- Final Fantasy 15 release date: November 29, 2016
- Formats: PlayStation 4/Xbox One
- Developer: Square Enix
- Price: Regular Edition: $59.99/£44.99, Deluxe Edition $89.99/£69.99
Looking for our Final Fantasy 15 review? While the game was expected to arrive in September, a recent delay has pushed its release date to November 29. But hey, in a handful of weeks, the game that once was known as Final Fantasy Versus XIII will finally be finished, ready to be released into the wild. And for a game (and a fanbase) that's spent 10 years in development, what's a few more weeks?
Final Fantasy 15 has a lot riding on its shoulders, as the very future of the almost 30-year-old series likely depends on its success. As such, it's blowing out all the stops. There's a theme song by Florence and the Machine blending the classic Final Fantasy prelude with Ben E. King's 'Stand By Me'. There's a feature-length CG prequel, a five-episode anime series, a handful of playable demos, even a free pre-order exclusive game to sort through, not to mention the truckload of gameplay videos and character details that have trickled out over the last few years.
Here's everything you need to know about what will probably the strangest road trip you'll ever embark on.
Final Fantasy 15 delayed until November 29, but for good reason
Originally slated for a worldwide September 30 release date, Square Enix has delayed Final Fantasy 15 by two months, with a (hopefully) final release date of November 29. It's disappointing - especially considering the big deal Square made about its release date at March's Uncovered event - but director Hajime Tabata released a five minute video detailing a surprisingly valid reason behind the delay.
Tabata is taking the extra two months to polish some of Final Fantasy 15's rougher edges and, instead of requiring people to download a day-one patch with all of the bug fixes, that extra time allows Square to put that work directly on the disc. This means players who may not have access to the internet won't be out of luck with a sub-par experience. Whether or not it's entirely true is hard to say, but it's a surprisingly candid and open response for a delay, and more time will hopefully lead to a better game.
Hey, it's been ten years. What's two more months, right?
Final Fantasy 15's story is meant to be more mature and politically charged
While FF13 focused on a tale of godlike fal'Cie and the cosmic consequences of their spunky human servants going rogue, FF15's taking a more political approach to its story. The big players here are the kingdoms of Lucis and Niflheim, which are naturally at war over something magical, specifically a set of crystals Lucis has used to build its civilization. Cue Niflheim's surprise invasion of Lucis - King Regis Lucis Caelum is reportedly killed in the ensuing chaos, as is his son, Noctis Lucis Caelum. Except Noctis is the main character and you're definitely playing as him, so it appears rumors of his death have been greatly exaggerated.
While power-plays and politics aren't at all new to the series (a few adjustments and that same description could work for FF12), FF15 also seems to be a more mature take on that classic JRPG story, starting as far back as Noctis' early childhood. The game's puts particular emphasis on the relationship between Noctis and his father, treating it with surprising sensitivity and none of Final Fantasy's typical flashiness. While we won't know for sure how much of that interest will be realized until the game is finally out, this tiny peek alone is already fascinating.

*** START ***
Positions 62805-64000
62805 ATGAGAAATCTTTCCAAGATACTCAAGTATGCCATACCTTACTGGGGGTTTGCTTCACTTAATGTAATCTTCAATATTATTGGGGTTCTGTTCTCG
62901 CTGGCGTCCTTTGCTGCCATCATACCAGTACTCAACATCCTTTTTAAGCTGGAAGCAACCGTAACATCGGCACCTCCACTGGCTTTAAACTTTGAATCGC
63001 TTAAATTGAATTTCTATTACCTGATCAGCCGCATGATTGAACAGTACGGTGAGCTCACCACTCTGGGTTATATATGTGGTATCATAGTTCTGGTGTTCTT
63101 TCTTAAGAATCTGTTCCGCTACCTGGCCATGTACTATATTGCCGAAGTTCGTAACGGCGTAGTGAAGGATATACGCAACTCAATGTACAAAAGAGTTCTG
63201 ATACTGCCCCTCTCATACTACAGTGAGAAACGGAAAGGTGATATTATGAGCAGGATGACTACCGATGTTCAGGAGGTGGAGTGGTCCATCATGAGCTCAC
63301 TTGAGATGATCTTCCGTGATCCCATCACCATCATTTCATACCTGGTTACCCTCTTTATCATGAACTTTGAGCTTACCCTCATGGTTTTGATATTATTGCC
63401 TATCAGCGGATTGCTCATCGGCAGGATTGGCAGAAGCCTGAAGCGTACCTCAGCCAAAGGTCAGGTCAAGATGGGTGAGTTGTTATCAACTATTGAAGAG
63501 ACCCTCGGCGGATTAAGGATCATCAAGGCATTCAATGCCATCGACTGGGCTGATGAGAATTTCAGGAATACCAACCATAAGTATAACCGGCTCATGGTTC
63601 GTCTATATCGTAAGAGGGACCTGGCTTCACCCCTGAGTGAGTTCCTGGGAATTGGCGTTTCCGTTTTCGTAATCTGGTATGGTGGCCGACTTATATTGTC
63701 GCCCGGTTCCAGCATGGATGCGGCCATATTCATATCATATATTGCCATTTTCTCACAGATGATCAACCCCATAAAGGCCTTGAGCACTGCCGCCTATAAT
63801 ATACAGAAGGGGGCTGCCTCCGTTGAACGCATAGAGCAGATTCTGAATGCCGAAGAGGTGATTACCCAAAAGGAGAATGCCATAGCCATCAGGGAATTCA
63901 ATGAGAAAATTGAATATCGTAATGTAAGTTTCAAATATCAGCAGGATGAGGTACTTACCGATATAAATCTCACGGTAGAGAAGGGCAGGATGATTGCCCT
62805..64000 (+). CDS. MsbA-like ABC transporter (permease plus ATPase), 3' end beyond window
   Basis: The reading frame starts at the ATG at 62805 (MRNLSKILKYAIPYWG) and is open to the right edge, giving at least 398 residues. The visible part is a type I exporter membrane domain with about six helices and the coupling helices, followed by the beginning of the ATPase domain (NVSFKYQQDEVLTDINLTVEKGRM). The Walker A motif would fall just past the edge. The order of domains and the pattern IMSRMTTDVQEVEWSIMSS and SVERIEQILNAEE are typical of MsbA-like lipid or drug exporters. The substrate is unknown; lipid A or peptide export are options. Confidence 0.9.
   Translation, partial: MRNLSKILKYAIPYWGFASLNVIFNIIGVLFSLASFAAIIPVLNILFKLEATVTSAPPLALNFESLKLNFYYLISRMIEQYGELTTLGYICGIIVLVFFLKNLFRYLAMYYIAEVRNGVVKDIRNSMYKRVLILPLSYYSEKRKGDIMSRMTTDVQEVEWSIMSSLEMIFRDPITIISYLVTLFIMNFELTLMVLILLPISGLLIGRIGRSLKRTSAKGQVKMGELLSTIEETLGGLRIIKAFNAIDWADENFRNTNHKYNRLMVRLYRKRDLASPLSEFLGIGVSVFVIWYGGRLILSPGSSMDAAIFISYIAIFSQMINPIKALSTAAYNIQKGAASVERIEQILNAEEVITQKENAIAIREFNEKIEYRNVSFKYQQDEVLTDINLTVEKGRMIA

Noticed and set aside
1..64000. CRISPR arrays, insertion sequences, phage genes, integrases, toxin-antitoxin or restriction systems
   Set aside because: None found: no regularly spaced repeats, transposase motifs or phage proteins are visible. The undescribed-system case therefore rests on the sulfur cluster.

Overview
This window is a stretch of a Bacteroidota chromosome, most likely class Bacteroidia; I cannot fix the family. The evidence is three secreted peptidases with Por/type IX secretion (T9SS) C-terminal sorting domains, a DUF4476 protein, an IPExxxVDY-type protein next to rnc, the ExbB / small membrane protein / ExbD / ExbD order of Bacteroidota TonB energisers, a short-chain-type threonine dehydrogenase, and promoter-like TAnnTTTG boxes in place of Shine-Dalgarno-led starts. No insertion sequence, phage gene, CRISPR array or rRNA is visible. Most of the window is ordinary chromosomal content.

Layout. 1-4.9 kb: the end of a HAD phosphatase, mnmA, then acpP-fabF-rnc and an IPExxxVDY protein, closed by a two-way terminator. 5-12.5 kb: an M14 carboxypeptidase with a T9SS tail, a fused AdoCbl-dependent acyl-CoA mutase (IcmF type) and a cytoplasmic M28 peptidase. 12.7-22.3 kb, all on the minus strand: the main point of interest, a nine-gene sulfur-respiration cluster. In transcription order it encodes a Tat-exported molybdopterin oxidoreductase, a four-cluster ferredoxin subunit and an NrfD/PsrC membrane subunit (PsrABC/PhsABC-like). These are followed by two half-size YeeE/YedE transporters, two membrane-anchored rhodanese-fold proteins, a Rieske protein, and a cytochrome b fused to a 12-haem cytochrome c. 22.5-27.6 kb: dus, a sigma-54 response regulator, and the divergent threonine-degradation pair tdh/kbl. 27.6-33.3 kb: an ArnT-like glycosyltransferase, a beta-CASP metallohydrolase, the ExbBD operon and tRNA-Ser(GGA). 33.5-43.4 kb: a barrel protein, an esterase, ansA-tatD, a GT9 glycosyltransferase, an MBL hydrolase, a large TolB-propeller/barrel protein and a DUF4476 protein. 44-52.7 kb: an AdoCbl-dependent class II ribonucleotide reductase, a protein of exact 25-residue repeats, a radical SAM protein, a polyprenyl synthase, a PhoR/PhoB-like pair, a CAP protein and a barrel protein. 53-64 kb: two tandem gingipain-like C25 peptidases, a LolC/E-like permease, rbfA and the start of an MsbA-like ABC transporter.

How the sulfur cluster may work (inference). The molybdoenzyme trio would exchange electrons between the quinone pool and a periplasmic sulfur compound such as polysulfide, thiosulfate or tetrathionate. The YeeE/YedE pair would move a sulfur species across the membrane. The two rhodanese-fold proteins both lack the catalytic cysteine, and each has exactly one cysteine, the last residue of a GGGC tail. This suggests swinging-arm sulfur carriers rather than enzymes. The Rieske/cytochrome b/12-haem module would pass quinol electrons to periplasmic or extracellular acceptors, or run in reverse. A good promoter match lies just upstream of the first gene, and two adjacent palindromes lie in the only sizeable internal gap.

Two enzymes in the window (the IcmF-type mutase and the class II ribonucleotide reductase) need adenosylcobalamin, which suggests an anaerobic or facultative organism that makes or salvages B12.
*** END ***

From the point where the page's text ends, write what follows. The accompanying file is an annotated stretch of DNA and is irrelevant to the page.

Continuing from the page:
Final Fantasy 15's characters are going on a road trip
Noctis Lucis Caelum, the heir to the kingdom of Lucis, is who you'll be controlling throughout most of FF15. He's a stereotypically rebellious young man (you might say he's got a bit of a Squall-ish streak), choosing to live by his own rules as opposed to following the strict code of conduct set by his royal overseers. With his kingdom under siege, Noctis and his friends must protect the crystal of Lucis and exact revenge on the forces of Niflheim at all costs. He's also arranged to marry Lunafreya who is also his childhood friend, and shares a very close bond with his father King Regis.
"Noct" isn't your average moody prince; a near-death experience in his childhood endowed him with the ability to sense the impending death of other people, a power that (for some reason) also allows him to summon a variety of weapons from thin air. He's also able to shield himself with a magically-enhanced dodge, and teleport around the battlefield at will. He's the only character in the game who can use any type of weapon he chooses, including spears, swords, axes, lances, and guns. And he's the one that does all of the summoning.
Gladiolus comes from the house of Amicitia, part of the royal circle of Lucis, whose sole duty is to protect the royal family. Gladiolus (or "Gladio" for short) grew up with Noctis, forming a deep bond with the prince that goes beyond the scope of duty. He's also the fellow responsible for teaching Noctis how to fight, and you can spar with him at any rest point if you're ever feeling rusty. Best described as a bruiser with a heart of gold (you can tell because he has tattoos and laughs a lot), it looks like he'll be helpful balancing out Noctis' stormier attitude. He's also constantly thinking of new moves for you to try out and learn as you progress, and he specializes in heavy weapons.
Noctis is a bit of a loose cannon, so it's the job of the prim and proper Ignis to keep the prince in check. Like Gladiolus, Ignis has a storied past with the young heir, and the two have developed a trustful bond. His official description depicts him as an "unwavering voice of reason" with a "classical education" who will one day counsel Noctis when he becomes king of Lucis. For now though, he's the group's main battle strategist, as seen in the demo when he comes up with a plan to take down a beast that's way too tough for our heroes to handle. He's also the team cook, capable of crafting dishes that offer stat bonuses in addition to looking dang tasty. His weapons of choice are a set of twin daggers.